The Solution Entertainment Group is currently offering a handful of projects at the ongoing Toronto International Film Festival, one of the more promising of which is Felony, a Joel Edgerton-scripted thriller to be directed by Matthew Saville. Edgerton is also set to star in the film, as a highly respected police officer who collides his way into a moral dilemma. And we’ve just gotten word, via press release, that Tom Wilkinson has signed on to join the project.

Lately, it’s been a quiet time for Wilkinson, save for the fact that he was the best part of the otherwise lackluster Best Exotic Marigold Hotel. But his assignment here — Detective Carl Summer, the investigating officer of a driving accident that Edgerton‘s character is very intimately involved with — sounds like it could ignite those aggressive, on-edge sparks we’ve been craving. (It’s been a whole two-and-a-half-years since his terrific one-scene Ghost Writer contribution, and I’m an impatient guy.)

The film’s director, Saville, has no shortage of small-screen experience under his belt, having worked on a dozen or so television series in his native Australia. In feature-length terms, however, he’s only directed a single film: 2007’s Noise. I haven’t seen the film myself, but it was nominated for a number of Australian Film Institute awards, and it’s readily available, at the moment, on Netflix Instant. Might be worth a look one of these days.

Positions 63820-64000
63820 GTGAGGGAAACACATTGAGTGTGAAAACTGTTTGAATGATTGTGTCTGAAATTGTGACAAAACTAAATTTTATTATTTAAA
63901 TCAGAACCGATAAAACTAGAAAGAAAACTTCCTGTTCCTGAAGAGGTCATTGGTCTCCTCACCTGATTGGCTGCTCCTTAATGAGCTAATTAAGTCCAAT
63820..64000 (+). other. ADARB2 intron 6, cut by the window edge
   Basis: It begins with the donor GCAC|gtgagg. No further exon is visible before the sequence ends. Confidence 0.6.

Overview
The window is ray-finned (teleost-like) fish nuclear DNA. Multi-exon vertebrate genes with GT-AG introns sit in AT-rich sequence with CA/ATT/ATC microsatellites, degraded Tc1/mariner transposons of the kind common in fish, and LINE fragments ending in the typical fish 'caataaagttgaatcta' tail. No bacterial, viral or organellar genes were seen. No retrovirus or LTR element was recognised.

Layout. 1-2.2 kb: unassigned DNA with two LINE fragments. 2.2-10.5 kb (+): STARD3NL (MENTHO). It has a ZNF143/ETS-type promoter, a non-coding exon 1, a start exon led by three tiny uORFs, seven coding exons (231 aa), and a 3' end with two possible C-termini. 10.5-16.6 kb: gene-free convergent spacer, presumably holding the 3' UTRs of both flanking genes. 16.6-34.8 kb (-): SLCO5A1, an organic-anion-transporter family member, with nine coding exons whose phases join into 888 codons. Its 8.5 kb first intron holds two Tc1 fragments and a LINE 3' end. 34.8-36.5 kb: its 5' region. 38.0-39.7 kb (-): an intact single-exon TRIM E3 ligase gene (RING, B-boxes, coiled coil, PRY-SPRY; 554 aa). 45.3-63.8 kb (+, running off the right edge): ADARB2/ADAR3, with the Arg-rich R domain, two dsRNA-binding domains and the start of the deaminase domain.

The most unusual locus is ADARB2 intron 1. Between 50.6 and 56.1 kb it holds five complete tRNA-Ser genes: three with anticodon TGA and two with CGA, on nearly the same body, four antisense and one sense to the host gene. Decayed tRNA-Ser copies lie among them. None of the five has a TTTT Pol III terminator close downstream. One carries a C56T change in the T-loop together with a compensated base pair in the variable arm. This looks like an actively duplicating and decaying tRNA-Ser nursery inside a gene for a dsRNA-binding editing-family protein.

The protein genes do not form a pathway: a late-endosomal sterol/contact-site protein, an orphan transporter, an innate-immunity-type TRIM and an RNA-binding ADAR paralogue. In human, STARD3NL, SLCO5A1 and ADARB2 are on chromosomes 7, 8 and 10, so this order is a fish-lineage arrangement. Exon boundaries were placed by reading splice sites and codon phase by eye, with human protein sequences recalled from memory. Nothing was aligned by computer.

Filming on Felony is slated to begin in late October, and hopefully the ensuing process — as well as the more financial one happening right now in Toronto — goes smoothly, because it does sound like there’s a wealth of potential here. Now that he’s a major movie-star, a lot of people forget that Edgerton‘s roots are very much in the written word — he co-wrote his brother Nash‘s feature debut, 2008’s The Square — and chances are good that’s he come up with something interesting here.

Here’s the slightly updated synopsis in full:

Driving home after a celebration drink with his team after the long waited bust of a major gang, a decorated police officer (Edgerton) runs a young cyclist off the road. As he gives CPR to the child, fellow officers arrive to take his statement. In a split second decision he tells them a lie about the accident which will change all their lives in this edge of your seat thriller.

What do you think of the pairing of Edgerton and Wilkinson?

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